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The University is currently in the process of reviewing tenancy terms for eight businesses on campus, as well reviewing rents for a number of businesses mid-way through their lease. The University will not confirm which shops are affected, but SCAN can reveal that Spar, Waterstone’s and Pizzetta Republic are among them.
In 1997 a number of business units on campus were let below market value on a ten year lease. As these leases are now due for renewal, the University plans to bring rent charges for these units back in line with market value.
The proposed rent hike follows a valuation by independent property advisers CB Richard Ellis, who reported that a number of units are still being let well below market value – in some cases at half the going rate. According to the valuation, if those businesses were to look for a comparable unit elsewhere they would be charged up to double the rent they currently pay.
However, lower business rents mean some of the smaller business on campus can provide their goods and services to students at more affordable prices. A massive increase in overheads for businesses could see this cost passed onto students through prices. In a time of already increased financial pressure this change is going to pull on the purse strings of both the businesses and its customers.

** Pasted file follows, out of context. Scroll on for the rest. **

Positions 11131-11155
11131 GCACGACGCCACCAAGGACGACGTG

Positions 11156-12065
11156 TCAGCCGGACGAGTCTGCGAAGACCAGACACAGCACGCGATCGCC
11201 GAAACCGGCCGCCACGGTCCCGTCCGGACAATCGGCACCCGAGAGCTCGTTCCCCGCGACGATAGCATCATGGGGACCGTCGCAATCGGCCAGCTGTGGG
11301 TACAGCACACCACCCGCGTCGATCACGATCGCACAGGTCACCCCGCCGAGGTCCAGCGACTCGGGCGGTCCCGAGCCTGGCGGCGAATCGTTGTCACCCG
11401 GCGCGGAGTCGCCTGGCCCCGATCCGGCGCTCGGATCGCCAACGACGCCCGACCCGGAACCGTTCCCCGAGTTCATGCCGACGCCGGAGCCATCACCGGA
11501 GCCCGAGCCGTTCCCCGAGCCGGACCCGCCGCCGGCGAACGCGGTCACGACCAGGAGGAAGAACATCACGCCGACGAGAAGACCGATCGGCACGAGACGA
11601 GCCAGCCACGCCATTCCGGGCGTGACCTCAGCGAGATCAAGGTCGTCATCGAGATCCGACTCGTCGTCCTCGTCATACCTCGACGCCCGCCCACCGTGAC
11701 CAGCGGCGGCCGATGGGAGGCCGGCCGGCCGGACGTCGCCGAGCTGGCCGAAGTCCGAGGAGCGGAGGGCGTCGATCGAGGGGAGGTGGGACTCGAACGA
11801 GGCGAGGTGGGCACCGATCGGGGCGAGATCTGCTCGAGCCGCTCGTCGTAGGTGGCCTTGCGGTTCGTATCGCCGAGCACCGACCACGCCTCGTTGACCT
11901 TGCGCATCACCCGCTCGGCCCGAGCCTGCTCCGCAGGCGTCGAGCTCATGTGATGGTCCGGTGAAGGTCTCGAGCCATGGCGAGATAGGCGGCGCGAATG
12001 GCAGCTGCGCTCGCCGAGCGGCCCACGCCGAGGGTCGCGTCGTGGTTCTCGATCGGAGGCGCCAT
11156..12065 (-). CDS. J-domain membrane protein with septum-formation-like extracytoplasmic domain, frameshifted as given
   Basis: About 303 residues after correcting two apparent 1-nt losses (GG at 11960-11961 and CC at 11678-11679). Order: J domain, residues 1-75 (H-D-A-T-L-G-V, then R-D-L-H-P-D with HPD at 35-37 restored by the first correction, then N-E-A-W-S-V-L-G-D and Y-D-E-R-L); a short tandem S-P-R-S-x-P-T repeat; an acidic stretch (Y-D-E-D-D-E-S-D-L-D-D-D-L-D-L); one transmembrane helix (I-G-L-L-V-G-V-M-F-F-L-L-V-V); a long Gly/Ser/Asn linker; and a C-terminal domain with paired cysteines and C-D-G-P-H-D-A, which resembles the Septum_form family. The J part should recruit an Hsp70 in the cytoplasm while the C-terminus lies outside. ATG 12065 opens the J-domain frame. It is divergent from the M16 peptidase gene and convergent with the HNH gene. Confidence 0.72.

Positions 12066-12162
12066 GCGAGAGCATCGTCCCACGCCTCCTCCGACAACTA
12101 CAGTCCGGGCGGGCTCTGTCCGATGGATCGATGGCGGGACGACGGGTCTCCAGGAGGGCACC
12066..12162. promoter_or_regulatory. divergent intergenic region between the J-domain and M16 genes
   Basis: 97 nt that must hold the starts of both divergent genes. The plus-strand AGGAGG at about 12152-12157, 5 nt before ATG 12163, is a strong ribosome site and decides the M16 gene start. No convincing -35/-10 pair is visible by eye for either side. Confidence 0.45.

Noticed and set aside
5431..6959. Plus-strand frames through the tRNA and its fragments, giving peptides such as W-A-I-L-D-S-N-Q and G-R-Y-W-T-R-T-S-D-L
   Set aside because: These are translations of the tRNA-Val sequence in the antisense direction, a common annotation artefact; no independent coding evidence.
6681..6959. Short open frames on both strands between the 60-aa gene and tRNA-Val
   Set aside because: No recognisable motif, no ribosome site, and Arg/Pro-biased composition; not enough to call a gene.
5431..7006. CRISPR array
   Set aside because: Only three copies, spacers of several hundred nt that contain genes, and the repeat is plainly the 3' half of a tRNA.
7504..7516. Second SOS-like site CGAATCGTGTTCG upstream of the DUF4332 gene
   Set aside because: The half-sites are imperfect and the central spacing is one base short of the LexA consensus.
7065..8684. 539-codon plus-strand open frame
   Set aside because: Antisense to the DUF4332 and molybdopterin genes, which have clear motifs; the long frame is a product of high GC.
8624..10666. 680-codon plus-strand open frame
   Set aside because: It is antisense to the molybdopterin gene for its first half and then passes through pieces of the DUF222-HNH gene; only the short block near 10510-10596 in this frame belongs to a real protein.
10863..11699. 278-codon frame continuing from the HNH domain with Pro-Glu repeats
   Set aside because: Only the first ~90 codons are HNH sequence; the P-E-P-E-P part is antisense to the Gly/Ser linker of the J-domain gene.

The University’s proposed rent increase, which for some units is in excess of 100%, has many campus shop owners and managers worried for the future of their businesses. Shops such as Spar, Robinson’s Newsagent and Waterstones have been hit hard by the news of this unprecedented increase in commercial rent. John Rose, Manager of Spar and trader on campus for the last 28years, says he feels annoyed and worried by the situation, although he assures SCAN that Spar will continue trading. Robinson’s Newsagent on Alexandra Square is facing an 83% rent increase, from £12,000 to £22,000.
The University have issued a statement attempting to allay fears of closures: “[The University] is committed to ensuring students, staff and visitors have access to a diverse range of retail choice on campus and has developed a retail strategy to ensure that continues to be the case.” In an attempt to justify the increase they claim to have valued the retail estate appropriately and taken professional advice, allowing the University to maximise its returns and channel investment into other facilities for staff and students.
All relevant businesses have been contacted and meetings with some tenants are underway. The negotiation process is ongoing, with some of the negotiations being arbitrated by the Courts. For the moment neither the University or business owners are willing to comment on whether any settlement has been made.